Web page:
Ahead of the first budget of the new government, the Mayor of London, Boris Johnson has today urged the Chancellor not to cut spending in the capital. A new report published today commissioned by GLA Economics has found that investment in major infrastructure projects like Crossrail and the Tube upgrades is crucial for London to retain its competitiveness.
Reducing the national debt will require a combination of spending cuts, tax rises and critically, investments in key infrastructure projects, the report concluded.
The report was commissioned by GLA Economics and produced by Professor Tony Travers and a team at the London School of Economics (LSE) to look at public spending priorities in London found that:
- Capital spending in London appears to be at a low level in relation to GDP
- Public capital spending appears relatively low as compared to other world cities;
- Investment in infrastructure is key to increased productivity, output and tax revenue.
The Mayor has written to the Chancellor George Osborne outlining his priorities for London in advance of the emergency Budget on 22 June.
The Mayor Boris Johnson said: “I want to remind the Government that growth is essential to the health of our public finances. Only by continuing to invest in London and the South East- the engine room of the national economy- will the nation as a whole be able to grow its way out of trouble. The UK cannot afford the cost to the economy if the capital is starved of vital investment in infrastructure projects like Crossrail and the upgrade of the Tube.”
Tony Travers of the London School of Economics said: “The current method of allocating public spending around the UK takes into account different regions' and localities' needs - but has hitherto taken little account of their different propensities for growth. The ability of public sector investment to help generate tax receipts for the Exchequer should also be an important consideration at this time for the wider UK economy.”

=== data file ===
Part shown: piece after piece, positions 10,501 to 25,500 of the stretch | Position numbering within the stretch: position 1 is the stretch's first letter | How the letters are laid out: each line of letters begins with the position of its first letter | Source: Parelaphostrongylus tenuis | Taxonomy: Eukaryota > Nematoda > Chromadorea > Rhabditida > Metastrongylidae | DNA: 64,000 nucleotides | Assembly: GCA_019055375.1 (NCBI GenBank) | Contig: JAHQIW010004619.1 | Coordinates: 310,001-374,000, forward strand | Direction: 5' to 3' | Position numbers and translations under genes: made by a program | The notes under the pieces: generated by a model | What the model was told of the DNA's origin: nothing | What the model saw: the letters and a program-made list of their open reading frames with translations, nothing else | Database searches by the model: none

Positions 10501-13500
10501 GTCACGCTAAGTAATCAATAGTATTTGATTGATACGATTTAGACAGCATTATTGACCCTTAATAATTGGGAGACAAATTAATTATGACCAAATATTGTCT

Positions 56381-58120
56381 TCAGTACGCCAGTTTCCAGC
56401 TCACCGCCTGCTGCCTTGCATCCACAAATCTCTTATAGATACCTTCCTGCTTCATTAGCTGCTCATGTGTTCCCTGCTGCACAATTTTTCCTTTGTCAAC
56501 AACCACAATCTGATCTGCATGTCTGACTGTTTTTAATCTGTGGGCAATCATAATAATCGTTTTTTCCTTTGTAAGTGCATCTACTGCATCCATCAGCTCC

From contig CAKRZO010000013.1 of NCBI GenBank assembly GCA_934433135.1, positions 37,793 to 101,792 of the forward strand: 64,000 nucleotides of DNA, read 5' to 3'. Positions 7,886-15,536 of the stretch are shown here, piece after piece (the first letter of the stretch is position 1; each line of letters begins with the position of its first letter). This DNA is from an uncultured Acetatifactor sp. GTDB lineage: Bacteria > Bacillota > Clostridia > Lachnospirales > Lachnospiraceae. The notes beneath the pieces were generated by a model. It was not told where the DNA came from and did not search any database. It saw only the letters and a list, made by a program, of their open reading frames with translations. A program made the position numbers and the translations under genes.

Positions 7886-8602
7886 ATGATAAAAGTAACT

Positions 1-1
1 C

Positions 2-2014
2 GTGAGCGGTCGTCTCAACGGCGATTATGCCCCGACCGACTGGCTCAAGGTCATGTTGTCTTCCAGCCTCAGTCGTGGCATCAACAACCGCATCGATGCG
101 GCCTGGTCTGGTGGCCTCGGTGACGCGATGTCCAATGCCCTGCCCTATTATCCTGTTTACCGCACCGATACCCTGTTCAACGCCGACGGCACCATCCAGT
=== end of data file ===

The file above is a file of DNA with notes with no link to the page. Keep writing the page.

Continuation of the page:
Notes to editors:
The Greater South East contributes 43 per cent of the nation’s taxes, with London alone providing 18 percent. The capital has provided more in tax than it consumed in public expenditure every year since 1989 (with the exception of 1993/94). In 2007/08 its tax export was estimated to be between £14 - 19 billion.
Capital investment is a key determinant of economic growth. Under the previous Government, the Treasury forecast a decline by as much as 50 per cent in public sector capital spending. Contrasting this with London’s growing population and workforce, this imbalance could restrict London’s economic growth.
The Office of Budget Responsibility has been set up by the Chancellor to provide independent fiscal and economic forecasts and will report ahead of the Budget on 22 June.
Public capital spending as a proportion of the economy (GVA (2007-2008)) for all services (including transport and housing) in London was 3.4 per cent.
The Budget 2010 Report projected that public sector investment would fall by an average of nearly 15 per cent per year in real terms over 2011-12 to 2014-15.
Public services in London provide essential services for Londoners, London’s workers and visitors. Essential services do not just include help for those in need or spending on healthcare and education. They are also the activities which make it possible for London to continue as a world city with high productivity and growing output.
The report, Public Spending Priorities in London, shows that:
- London currently generates 18 per cent of the UK’s output and a similar proportion of tax revenues for the UK. However it only receives some 14 per cent of government spending. In 2007/8 it is estimated that London contributed between £14bn and £19bn to the rest of the country via a tax export. London is the heart of a wider region – the Greater South East. Together the Greater South East provides 43 per cent of all tax revenues in the UK.
- London has seen relatively fast growth in population and therefore increasing needs for public spending. While housing needs are projected to grow generally in line with the rest of the country, London faces particularly high and growing requirements for affordable housing.
- London has seen relatively fast growth in GVA and in employment, resulting in larger demands for both revenue and capital spending. This puts particular pressure on infrastructure requirements.
- The growth in GVA also means that London contributes an increasing proportion of national tax revenues which has not been reflected in increased spending.
- The analysis shows that public spending is largely based on a set of needs based rather opaque formulae which together turn out to produce highly stable spending totals over time. London’s spending has grown slightly faster than the UK as a whole over the last decade, but has fallen relative to output, with government spending only accounting for 28 per cent of output, compared to 40 per cent for the UK.
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